ARCHIVED – Forging Our Legacy: Canadian Citizenship and Immigration, 1900–1977

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Chapter 4
Immigration Slump


Photo of Prime Minister Robert Borden

Prime Minister Robert Borden.

National Archives of Canada
(PA 28128)

For Canada, the period between the turn of the century and 1913 involved years of unbounded hope and large visions. The population grew at an unparalleled rate. Between 1901 and 1911 it increased by more than a third, from 5.3 million to 7.2 million, thanks chiefly to immigration. Vast stretches of the Prairies were settled, two transcontinental railways were built with generous public assistance, and industrial production increased dramatically. In fact, during the so–called Laurier boom, from 1896 to 1913, Canada’s average rate of population growth towered above that of any other country, including the United States. It is no wonder that Prime Minister Laurier predicted in 1904 that “the Twentieth Century shall be the century of Canada and of Canadian development.”

Prospects for continued unabated growth began to dim, however, in the year that the tide of immigrants crested. In 1913, the country started to slide into a severe depression that would prove far worse than the short, sharp recession of 1907. The expansion of the economy and the growth of industry had depended on a continuous supply of liquid capital, but in 1913 this dried up. With the disappearance of capital, industrial expansion went into reverse and unemployment figures soared, especially in urban areas.

top of page  The First World War

The worrisome economic depression was bad enough, but a greater disaster lay just ahead: the First World War. The crisis that erupted in the Balkans in the summer of 1914 initially appeared no more ominous than half a dozen of its predecessors, but inexorably alliance systems solidified and mobilization plans were put into action. Serbia, Russia, and France were pitted against the German and Austro–Hungarian empires. With the expiration of the British ultimatum to Berlin at midnight on 4 August 1914, another empire went to war.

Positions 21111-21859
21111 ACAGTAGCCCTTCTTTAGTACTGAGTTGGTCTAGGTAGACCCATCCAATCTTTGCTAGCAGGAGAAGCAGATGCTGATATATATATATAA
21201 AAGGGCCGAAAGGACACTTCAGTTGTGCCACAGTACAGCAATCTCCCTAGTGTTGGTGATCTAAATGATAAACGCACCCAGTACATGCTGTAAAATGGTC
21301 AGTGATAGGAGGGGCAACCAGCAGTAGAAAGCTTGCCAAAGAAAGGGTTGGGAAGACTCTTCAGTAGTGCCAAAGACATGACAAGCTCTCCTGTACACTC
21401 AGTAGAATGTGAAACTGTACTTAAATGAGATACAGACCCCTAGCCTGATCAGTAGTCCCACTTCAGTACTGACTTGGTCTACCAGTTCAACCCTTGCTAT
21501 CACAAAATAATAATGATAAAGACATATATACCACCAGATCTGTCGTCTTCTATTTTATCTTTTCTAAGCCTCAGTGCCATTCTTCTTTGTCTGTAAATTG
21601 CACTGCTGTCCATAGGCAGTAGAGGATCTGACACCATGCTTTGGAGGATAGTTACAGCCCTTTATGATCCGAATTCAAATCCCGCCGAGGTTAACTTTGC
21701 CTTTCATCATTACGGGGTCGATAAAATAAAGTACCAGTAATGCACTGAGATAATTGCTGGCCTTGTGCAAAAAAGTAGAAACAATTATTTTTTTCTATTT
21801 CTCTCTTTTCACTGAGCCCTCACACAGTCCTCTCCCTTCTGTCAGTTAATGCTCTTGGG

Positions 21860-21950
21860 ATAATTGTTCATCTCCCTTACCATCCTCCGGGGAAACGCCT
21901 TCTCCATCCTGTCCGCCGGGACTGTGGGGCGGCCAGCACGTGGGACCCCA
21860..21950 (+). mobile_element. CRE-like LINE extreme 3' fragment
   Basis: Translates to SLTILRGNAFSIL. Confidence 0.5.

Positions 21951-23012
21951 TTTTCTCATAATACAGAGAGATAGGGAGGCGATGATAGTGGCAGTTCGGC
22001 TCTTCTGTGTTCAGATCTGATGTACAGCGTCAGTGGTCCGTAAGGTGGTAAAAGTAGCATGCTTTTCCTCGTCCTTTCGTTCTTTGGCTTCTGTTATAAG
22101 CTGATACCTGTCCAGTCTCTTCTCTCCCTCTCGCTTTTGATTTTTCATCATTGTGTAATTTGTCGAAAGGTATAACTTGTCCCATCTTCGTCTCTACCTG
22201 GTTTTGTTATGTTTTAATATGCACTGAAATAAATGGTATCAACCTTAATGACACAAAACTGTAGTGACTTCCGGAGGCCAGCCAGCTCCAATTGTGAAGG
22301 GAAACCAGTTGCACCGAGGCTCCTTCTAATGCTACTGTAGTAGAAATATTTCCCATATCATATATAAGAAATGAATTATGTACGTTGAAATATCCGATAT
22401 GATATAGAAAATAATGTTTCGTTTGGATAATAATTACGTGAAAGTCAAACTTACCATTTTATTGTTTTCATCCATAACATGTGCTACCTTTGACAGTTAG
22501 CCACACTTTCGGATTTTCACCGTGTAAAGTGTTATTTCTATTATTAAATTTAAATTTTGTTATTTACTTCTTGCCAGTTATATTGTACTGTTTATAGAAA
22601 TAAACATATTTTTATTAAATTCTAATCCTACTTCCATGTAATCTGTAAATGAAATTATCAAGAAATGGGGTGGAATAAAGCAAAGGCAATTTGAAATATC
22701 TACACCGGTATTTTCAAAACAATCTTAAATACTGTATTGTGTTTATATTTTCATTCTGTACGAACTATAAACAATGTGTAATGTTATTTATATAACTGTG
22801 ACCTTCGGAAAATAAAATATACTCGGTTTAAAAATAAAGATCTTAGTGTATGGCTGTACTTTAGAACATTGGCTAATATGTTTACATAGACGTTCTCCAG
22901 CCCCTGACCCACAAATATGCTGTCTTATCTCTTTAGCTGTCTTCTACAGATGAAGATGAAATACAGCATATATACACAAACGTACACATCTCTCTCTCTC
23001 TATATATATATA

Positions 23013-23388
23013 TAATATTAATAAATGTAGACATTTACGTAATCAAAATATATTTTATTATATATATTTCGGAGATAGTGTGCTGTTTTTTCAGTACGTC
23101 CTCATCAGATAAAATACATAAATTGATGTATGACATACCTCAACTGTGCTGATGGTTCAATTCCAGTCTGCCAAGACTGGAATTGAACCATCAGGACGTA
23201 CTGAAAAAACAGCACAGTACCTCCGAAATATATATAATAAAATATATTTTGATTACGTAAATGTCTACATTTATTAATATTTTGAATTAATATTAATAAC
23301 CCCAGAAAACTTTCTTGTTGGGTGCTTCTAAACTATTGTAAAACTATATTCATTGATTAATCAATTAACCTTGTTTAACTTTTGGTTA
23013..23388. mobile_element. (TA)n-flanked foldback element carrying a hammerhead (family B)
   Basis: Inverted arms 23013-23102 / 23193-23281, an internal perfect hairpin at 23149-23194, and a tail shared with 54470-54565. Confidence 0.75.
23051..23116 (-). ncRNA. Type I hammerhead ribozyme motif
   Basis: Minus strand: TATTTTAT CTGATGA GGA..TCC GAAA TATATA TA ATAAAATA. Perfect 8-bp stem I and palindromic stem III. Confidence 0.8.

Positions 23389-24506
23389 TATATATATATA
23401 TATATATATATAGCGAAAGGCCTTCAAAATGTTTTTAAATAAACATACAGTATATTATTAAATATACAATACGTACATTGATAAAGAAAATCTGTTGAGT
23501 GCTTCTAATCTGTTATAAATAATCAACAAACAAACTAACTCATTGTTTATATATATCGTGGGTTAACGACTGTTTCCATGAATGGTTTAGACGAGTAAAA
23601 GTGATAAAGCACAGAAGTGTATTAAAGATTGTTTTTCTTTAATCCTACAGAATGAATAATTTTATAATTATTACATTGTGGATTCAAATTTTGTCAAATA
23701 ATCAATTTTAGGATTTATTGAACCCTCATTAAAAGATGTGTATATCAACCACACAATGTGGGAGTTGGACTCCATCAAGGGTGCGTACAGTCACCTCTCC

When Britain declared war on Germany on 4 August, Canada was automatically at war as well, an arrangement that most of its population enthusiastically supported. Across the country, Canadians sang patriotic songs in the streets, and the Minister of Militia and Defence was deluged with thousands of volunteers, eager to fight and confident that the imperial forces would soon prevail and that hostilities would be of short duration. No one at that time, not even the most pessimistic public official or private citizen, could foresee that the war would drag on for years and so seriously test the resources and unity of the country. No one could have predicted the ultimate consequences of Prime Minister Robert Borden’s pledge

“to put forth every effort and to make every sacrifice necessary to ensure the integrity and maintain the honour of our Empire.”

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The First World War claimed the lives of 60,661 Canadians, one–tenth of the more than 600,000 soldiers who went to war. Approximately 60,000 returned hopelessly maimed in body or mind. In Canada itself, the conflict widened the breach between English and French Canadians, particularly after the Conscription Crisis of 1917, which also destroyed the unity and esprit de corps of both the Liberal and Conservative parties. But if the war claimed many Canadian lives and created internal political unrest, it gave a tremendous boost to Canadian industry. Canada became modernized through the effort it put into mobilizing and equipping a huge army. Even more important, the war marked the real birth of Canada and its recognition by countries around the world.

Photo of British immigrants, 1920

British immigrants prior to their departure for a new life in Western Canada, circa 1920. Following the First World War, the Canadian government undertook immigration measures that distinctly favoured British immigrants.

Canadian Pacific Limited (18392)

Thrust upon the world’s stage, Canadians performed well and often brilliantly. In late April 1915, the First Canadian Division, badly outnumbered and choked by gas, held the line at the Second Battle of Ypres, thereby averting a German breakthrough. Summing up his feelings about that horrendous battle, the promising French–Canadian politician Talbot Papineau wrote:

“Some reports are appalling. I should feel dreadfully if they are true, yet what a glorious history they will have made for Canada. These may be the birth pangs of our nationality.”